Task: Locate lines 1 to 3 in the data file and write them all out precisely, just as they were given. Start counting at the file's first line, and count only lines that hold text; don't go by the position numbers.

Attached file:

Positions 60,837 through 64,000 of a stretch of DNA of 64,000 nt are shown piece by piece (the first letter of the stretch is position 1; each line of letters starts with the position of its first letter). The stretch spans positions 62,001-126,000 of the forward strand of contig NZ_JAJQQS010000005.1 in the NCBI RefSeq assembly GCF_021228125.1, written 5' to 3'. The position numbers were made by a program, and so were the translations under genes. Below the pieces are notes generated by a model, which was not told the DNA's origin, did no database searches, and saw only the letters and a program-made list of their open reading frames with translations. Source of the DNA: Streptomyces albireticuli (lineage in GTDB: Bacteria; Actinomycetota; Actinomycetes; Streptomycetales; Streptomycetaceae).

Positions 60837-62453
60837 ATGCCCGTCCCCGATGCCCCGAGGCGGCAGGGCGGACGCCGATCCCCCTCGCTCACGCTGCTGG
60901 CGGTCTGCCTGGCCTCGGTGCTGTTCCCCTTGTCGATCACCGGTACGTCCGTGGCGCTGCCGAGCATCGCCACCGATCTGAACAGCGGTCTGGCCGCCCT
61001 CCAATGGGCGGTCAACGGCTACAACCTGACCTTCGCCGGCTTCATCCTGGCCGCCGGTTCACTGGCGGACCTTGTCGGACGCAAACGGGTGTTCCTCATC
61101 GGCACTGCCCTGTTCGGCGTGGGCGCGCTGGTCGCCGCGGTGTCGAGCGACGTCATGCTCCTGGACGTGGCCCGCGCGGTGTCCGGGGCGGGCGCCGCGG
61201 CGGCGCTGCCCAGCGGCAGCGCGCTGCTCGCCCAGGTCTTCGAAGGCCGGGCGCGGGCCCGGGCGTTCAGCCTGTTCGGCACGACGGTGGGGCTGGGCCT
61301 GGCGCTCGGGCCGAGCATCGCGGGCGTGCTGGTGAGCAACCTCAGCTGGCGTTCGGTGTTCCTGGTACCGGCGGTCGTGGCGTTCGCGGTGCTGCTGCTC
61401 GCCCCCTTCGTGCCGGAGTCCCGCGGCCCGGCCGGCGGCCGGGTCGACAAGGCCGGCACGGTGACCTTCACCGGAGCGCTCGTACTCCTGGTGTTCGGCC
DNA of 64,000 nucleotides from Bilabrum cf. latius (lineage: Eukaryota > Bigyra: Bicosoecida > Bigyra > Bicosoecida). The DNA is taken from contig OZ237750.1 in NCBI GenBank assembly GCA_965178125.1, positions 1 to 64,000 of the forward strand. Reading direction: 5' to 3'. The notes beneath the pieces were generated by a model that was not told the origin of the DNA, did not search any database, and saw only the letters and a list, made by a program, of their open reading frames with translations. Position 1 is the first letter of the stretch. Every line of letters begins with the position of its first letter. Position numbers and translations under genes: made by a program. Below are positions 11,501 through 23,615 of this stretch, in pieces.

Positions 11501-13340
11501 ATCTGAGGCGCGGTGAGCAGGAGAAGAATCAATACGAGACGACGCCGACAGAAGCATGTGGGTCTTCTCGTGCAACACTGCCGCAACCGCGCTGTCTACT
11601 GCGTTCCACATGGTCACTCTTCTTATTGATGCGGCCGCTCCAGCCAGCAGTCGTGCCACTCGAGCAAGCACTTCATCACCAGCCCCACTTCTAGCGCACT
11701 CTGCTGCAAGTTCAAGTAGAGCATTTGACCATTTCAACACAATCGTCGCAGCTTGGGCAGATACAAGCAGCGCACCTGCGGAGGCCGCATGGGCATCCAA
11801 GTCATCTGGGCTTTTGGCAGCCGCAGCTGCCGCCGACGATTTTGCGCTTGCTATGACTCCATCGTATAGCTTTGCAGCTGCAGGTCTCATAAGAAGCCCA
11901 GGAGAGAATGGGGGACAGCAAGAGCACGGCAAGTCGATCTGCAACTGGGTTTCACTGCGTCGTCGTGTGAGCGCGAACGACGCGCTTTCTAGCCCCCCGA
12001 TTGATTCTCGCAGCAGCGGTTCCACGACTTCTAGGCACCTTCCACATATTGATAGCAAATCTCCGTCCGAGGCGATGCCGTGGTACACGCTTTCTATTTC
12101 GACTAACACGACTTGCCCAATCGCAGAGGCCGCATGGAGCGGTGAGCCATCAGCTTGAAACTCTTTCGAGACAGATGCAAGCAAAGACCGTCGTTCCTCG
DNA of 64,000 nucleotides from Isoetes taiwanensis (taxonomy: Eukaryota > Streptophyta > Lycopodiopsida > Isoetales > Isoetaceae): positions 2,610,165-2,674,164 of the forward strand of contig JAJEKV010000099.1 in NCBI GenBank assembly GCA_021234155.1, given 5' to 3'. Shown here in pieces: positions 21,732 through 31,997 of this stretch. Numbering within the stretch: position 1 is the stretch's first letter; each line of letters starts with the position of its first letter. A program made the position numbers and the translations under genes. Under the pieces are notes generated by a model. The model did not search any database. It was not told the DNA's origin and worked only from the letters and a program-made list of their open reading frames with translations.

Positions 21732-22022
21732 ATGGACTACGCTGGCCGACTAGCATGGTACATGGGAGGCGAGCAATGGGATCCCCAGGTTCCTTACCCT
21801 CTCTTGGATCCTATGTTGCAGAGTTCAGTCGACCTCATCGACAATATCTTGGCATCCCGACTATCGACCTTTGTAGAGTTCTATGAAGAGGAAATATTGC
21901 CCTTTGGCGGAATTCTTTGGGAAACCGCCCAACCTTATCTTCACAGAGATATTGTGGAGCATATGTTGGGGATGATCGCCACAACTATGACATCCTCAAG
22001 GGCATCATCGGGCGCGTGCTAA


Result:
Positions 60,837 through 64,000 of a stretch of DNA of 64,000 nt are shown piece by piece (the first letter of the stretch is position 1; each line of letters starts with the position of its first letter). The stretch spans positions 62,001-126,000 of the forward strand of contig NZ_JAJQQS010000005.1 in the NCBI RefSeq assembly GCF_021228125.1, written 5' to 3'. The position numbers were made by a program, and so were the translations under genes. Below the pieces are notes generated by a model, which was not told the DNA's origin, did no database searches, and saw only the letters and a program-made list of their open reading frames with translations. Source of the DNA: Streptomyces albireticuli (lineage in GTDB: Bacteria; Actinomycetota; Actinomycetes; Streptomycetales; Streptomycetaceae).

Positions 60837-62453
60837 ATGCCCGTCCCCGATGCCCCGAGGCGGCAGGGCGGACGCCGATCCCCCTCGCTCACGCTGCTGG